The plane was baptized by the people with the name of ‘The Negus’ and as ‘The Negus’ we all knew it”.

And the ‘plane was used for other, more routine missions for the Basque Republic’ detailed in Aguirre’s book.

It would thus appear that while Hitler and Mussolini were supplying the Falangists with vast quantities of military supplies of all kinds, as well as so-called “volunteers”, and while the Liberal Democracies were denying aid to the legitimate Government of Spain, the Emperor provided the Basques – in a very modest way – with their only aeroplane – the so-called Aeroplane of the Negus: an aircraft which enabled another leader, Antonio de Aguirre, to escape into exile.

The story as I present it is, however, far from complete, and contains an element of mystery.

When, we would like to know, did the Emperor (who left Addis Ababa in May 1936) dispose of the ‘plane – and when did the short-lived Basque Republic (whose leader, Aguirre, was elected its President three months later in October) acquire it?

AND: Who negotiated the sale on the Ethiopian and Basque sides?

AND AGAIN: If the ‘plane had been in Ethiopia, as Antonio de Aguirre suggests, at the time of the Italian Fascist invasion of 1935-6, how was it taken out of the country in the ensuing debacle?

These are questions which require further probing – and to which we may return.

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5 thoughts on “A Mystery Basque Plane called Negus…”

  1. drop a line and i will give you the full story of Le Negus : actually a BEECHCRAFT B-17L.
    I live in biarritz, fly as a private pilot in Biarritz and have been president for the two fling clubs for years.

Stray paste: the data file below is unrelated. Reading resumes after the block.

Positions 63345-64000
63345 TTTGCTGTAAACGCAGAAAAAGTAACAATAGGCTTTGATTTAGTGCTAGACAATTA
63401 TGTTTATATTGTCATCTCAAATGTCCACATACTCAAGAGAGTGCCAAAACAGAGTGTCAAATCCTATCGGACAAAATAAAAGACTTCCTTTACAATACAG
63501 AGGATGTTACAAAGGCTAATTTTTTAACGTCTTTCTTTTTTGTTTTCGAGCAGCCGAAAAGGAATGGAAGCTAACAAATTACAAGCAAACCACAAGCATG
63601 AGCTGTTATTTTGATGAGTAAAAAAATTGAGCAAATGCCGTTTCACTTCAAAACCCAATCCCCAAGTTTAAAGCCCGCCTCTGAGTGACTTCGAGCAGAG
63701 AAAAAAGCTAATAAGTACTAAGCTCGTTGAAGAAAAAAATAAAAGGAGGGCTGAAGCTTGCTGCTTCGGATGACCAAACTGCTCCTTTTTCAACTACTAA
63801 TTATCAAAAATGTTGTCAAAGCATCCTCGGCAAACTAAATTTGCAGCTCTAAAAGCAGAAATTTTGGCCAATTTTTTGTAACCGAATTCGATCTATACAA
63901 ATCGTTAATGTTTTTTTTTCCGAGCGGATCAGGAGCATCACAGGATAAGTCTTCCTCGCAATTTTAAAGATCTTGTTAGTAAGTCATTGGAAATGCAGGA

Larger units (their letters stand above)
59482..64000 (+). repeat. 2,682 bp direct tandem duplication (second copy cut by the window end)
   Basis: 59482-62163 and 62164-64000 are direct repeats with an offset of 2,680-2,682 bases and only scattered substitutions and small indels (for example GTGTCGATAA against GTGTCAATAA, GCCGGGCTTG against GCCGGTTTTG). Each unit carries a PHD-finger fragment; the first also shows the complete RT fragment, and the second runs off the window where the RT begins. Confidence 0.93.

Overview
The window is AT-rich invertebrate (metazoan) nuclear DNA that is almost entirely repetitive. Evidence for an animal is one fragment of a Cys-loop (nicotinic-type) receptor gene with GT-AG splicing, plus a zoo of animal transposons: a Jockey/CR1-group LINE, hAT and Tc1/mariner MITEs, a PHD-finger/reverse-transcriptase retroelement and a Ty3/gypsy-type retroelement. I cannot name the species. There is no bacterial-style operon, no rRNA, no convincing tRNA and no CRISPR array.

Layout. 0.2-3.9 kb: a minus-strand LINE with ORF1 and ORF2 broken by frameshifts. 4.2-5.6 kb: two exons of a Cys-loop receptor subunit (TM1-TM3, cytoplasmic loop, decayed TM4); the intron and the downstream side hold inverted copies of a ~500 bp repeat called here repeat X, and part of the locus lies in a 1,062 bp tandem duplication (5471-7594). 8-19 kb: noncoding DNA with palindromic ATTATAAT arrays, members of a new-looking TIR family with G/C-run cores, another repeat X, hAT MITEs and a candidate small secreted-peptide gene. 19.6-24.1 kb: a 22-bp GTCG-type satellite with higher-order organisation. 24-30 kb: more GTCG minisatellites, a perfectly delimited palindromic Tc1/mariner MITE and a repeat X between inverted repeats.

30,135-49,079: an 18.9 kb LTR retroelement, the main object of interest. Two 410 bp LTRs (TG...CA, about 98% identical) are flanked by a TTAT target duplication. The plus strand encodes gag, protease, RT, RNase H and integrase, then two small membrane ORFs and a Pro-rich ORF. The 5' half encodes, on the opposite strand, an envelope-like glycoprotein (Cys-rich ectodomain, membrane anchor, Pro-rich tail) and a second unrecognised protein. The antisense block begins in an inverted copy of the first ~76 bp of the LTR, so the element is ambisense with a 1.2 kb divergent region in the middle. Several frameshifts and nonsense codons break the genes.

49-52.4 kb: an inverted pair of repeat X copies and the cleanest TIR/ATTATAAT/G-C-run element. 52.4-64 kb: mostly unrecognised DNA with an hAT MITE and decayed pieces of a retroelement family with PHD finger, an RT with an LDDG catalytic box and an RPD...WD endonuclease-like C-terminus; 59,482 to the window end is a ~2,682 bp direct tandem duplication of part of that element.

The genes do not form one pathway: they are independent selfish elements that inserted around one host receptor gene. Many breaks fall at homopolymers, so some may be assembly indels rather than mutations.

1. Hi,
      I am researching the fall of Santander and the ensuing exile of Spanish nationals in France and elsewhere. One of the escapes involves the use of Le Negus. Is there any information relating to this aircraft that might confirm flights, dates, people carried, etc.?
      I intend to be in Bayonne possibly in May. Would you be around for a chat?
      David Walls.

  2. My grand father was René Drouillet who once was aviation adviser to the negus.
    He was involved in the ethiopian war and owned a beechcraft for a while.
    By the time he was known in france as the “Negus’s pilot”.
    Perhaps he did help the negus escape to england with this plane.
    As far as I know he left france to ethiopia on the 22 april 1936 and returned on the 9 may (i’ve read the negus arrived in england by the 2 may)
    Could it be the same beechcraft ?
    I know my grand dad was also involved in the spanish war. He was saved there from execution at the last minute by Malraux.
    Could he be the missing link in this story ?
    All i know of my grand father (who died in 1973) was told to me by my mum and there are a lot of mysteries about him (I was told he was also captain in Chiang Kai-shek’s army during the chinese civil war).
    I’m currently trying to assemble some pieces of this strange puzzle

  3. hi i just found a book of rene denat la pensee universelle le pilote du diable 1987 that speaks about rene drouillet the negus ethiopia and other travels

  4. Does anyone know something about the place/building/hotel -I once heard the expression “summer residence” – where the negus stayed at that time and can tell me, where this place is situated?
    Thanks a lot.